We “sit” by receiving the full measure of God’s for his people and his creation. Ch.1 details the “mystery” of God’s gracious plan in which we are called to participate. Ch.2 the “memory” of God’s great victories in Christ over all his enemies, the divine “skins on the wall” that give us confidence to invest all we have and are in this venture. Timothy Gombis has detailed how the description here fits the “divine warfare” pattern found in the Old Testament. Ch.3 provides the model or mentor, Paul himself, who shows us how to fruitfully invest with God in this venture. All these are gifts given to us which must be internalized by us to have their full effect which Paul declares to be the church’s declaring the multi-faceted wisdom of God to the rebellious “principalities and powers” that have distorted creation in inhuman ways. These three “M’s” are the first of five such “M’s” which comprise the “nuts and bolts” of this formation process.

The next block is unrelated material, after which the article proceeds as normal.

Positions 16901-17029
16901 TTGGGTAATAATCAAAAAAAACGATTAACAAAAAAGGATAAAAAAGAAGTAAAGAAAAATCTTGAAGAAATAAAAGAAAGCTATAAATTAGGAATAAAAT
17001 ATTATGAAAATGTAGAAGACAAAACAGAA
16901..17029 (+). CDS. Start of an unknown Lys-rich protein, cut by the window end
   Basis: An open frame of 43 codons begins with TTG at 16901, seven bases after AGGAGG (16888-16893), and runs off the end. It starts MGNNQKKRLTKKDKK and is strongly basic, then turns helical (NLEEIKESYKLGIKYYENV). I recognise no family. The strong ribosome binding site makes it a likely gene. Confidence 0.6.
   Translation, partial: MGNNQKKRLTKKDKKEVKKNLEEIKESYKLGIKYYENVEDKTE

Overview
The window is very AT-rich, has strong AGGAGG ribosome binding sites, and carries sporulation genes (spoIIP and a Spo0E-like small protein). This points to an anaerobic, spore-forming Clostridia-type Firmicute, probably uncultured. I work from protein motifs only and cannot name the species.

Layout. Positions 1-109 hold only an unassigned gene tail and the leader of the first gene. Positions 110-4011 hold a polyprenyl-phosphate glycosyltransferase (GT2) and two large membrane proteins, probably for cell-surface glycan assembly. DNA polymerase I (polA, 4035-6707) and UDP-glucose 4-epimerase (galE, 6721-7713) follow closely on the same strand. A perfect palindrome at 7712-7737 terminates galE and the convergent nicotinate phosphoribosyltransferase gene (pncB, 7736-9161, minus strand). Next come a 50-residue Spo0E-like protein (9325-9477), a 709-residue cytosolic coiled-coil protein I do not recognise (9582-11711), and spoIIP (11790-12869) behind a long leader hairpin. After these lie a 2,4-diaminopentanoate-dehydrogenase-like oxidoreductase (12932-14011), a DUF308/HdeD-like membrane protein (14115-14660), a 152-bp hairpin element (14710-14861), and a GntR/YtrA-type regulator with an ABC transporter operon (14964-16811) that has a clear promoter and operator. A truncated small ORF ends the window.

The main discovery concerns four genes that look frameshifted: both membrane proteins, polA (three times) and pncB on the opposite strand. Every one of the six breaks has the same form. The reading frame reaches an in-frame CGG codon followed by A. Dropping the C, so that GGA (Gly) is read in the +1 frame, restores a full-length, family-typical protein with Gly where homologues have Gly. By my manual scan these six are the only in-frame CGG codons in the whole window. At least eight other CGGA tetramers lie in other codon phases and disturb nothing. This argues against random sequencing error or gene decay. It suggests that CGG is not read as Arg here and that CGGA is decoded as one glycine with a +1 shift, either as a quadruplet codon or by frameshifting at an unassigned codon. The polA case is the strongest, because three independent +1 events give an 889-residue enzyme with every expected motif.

We “walk” by participating in the life of the community of faith. Our “membership” in this body of Christ gives us the skills (gifts) and practices by which we participate in God’s work in the world. This is our “boot camp” and ongoing training in the maneuvers and tactics of our subversive counter-revolution.
We “stand” and prosecute our warfare against these powers. As noted earlier, this is the goal toward which the letter leans. The “armor of God” is God’s own armor (Isa.54) not simply a description of the Roman soldier of the day. God’s battle is fought with God’s armor (perhaps a way of stressing it is God himself who fights it through us). It is a non-violent struggle, prosecuted with what Archbishop Oscar Romero of El Salvador called the “violence of love.” This battle-readiness is the “mode” or “manner” of our existence in this world and, as already stated, the “point” of Ephesians!
We “sit,” “walk,” and “stand” by being immersed in the “mystery” of God’s gracious “big picture” plan, the “memory” of God’s victories, the model of what God intends for us, “membership” in the community of faith, and the “mode” of engaging the world entailed by participating in God’s subversive counter-revolutionary work in the world. This, I believe, is the message of Ephesians for its first century readers and for its twenty-first century readers. And why it is the most important book in the Bible (apart from the Gospels) for us today!